What is it?
Making the numbers make sense – according to Simon Rogers, this is what data journalism is all about. When he launched the Datablog in 2009, it was intended to be a small blog offering the full datasets behind news stories in The Guardian newspaper.
It now comprises an entire news section highlighting data driven stories, searchable databases, data visualizations, and tools for exploring data. Journalists at Datablog use Google spreadsheets to share the full data behind their work, visualize and analyze that data, and provide stories for the newspaper and the website.
The Guardian has integrated data into their news production process in an approach that distinguishes them from many other newspapers. Through the Datablog, the Guardian provides access to the raw statistics behind the news and makes it exportable in whatever form the user desires.
How does it work?
Big data enables journalists both to tell stories they could not tell before, and to tell these stories more effectively . Technology enables access to large amounts of information, much of it published by government agencies.
According to Datablog's founder Simon Rogers, data journalism can be anything really. "It can be these enormous kind of data analysis projects. Sometimes it can just be finding the data. It's the stuff we all learned at journalism college, that is about finding information."
"These are the key numbers. 'What do you think?'"
Information is not a mess of numbers. Traditionally, journalists who were afraid of maths would avoid raw data. As Rogers observes, "Our job can just be revealing that data and saying: 'These are the key numbers. What do you think?'"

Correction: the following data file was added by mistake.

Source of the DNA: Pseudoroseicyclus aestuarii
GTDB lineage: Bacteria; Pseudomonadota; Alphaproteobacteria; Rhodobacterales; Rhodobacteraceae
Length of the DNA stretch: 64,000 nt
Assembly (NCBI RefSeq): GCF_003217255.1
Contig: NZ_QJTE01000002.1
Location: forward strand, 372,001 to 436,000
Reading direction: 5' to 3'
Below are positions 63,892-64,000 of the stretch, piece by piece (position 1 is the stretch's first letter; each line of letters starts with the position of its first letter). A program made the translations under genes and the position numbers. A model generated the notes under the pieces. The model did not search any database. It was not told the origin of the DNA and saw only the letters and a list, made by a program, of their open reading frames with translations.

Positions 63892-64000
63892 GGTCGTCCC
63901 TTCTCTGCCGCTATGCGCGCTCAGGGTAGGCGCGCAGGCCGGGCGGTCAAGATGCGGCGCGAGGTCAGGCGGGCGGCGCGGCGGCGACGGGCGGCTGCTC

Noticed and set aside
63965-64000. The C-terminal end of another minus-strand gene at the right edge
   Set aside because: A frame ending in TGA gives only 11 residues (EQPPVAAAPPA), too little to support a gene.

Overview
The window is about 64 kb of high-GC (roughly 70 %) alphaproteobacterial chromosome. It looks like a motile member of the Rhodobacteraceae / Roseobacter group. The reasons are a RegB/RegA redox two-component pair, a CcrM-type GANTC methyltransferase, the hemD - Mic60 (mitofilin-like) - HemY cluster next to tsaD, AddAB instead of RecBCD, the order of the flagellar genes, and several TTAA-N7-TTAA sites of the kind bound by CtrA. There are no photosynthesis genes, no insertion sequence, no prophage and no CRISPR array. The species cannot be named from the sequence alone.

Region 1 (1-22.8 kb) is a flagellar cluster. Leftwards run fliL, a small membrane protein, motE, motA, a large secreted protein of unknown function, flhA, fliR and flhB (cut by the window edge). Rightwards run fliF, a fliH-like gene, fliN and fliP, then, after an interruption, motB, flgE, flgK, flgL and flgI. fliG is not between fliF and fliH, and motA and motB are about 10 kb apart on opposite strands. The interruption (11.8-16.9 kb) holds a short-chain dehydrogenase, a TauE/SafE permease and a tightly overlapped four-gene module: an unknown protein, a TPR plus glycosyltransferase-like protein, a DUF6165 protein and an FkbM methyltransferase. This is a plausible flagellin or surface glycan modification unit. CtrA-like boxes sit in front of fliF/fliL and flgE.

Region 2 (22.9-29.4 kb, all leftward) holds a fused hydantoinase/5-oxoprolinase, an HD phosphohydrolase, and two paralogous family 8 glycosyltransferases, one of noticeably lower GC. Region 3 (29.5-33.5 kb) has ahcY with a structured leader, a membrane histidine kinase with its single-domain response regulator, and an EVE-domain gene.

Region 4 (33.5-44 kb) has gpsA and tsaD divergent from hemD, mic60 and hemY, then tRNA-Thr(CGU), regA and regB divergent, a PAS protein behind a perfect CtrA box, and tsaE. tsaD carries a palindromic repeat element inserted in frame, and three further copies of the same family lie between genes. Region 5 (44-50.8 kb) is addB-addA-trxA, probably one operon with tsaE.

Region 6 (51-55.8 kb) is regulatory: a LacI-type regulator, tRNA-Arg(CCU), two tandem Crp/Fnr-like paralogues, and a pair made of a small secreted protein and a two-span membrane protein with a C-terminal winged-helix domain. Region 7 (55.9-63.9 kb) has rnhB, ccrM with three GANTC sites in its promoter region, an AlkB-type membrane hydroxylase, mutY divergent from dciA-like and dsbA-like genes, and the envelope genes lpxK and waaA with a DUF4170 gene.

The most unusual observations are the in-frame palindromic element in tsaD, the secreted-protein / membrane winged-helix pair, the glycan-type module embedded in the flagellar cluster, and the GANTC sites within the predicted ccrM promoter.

Datablog makes it easy for everyone - Guardian journalists, other reporters and the public at large - to navigate through large datasets. Access to this information makes it possible to generate different types of stories.
Depending on the characteristics of a particular story, Datablog journalists produce a comprehensive article for print, a video news item, or a set of data visualization for the web.
Why did they make it?
Datablog aims to make it easier for people to understand data. It enables journalists to analyze open data sources, pick out the most essential stories, and break them down for their audience.
Datablog aims to create opportunities for crowdsourcing research and
citizen journalism. For example, the site posted data about
British politicians’ travel expense claims, then asked the public to help them match what a
politician was doing on that day with their corresponding expense claim.
The Guardian's related "Free Our Data" campaign has pushed the British government to review its access to information policies. Examples of citizen journalism on Datablog measure up to a high standard of quality journalism that integrates data into the news production process.
Why did we select it?
is excellent at data visualization. Among the first news organizations
worldwide to integrate data into news production process, The Guardian is by far the most
innovative pioneer in data visualization, interactive mapping and
crowdsourcing. This has led to a number of essential stories, such as those about the war in Iraq.
The website visual.ly is a platform that connects designers,
journalists, animators and developers with clients, featuring cloud-based
collaboration tools. They are capable of delivering high-quality content quickly and on a large scale.
The platform also has a blog about data
visualization. Data journalists and PhD-students in subjects such as Computer
Science Visualization publish news about developments in the field.
Another comparable platform is helpmeviz.com, which helps people understand data visualizations. Its creators designed the site to facilitate discussion, debate and collaboration from the data visualization community. Finally, there is also Gapminder for a facted-based world view.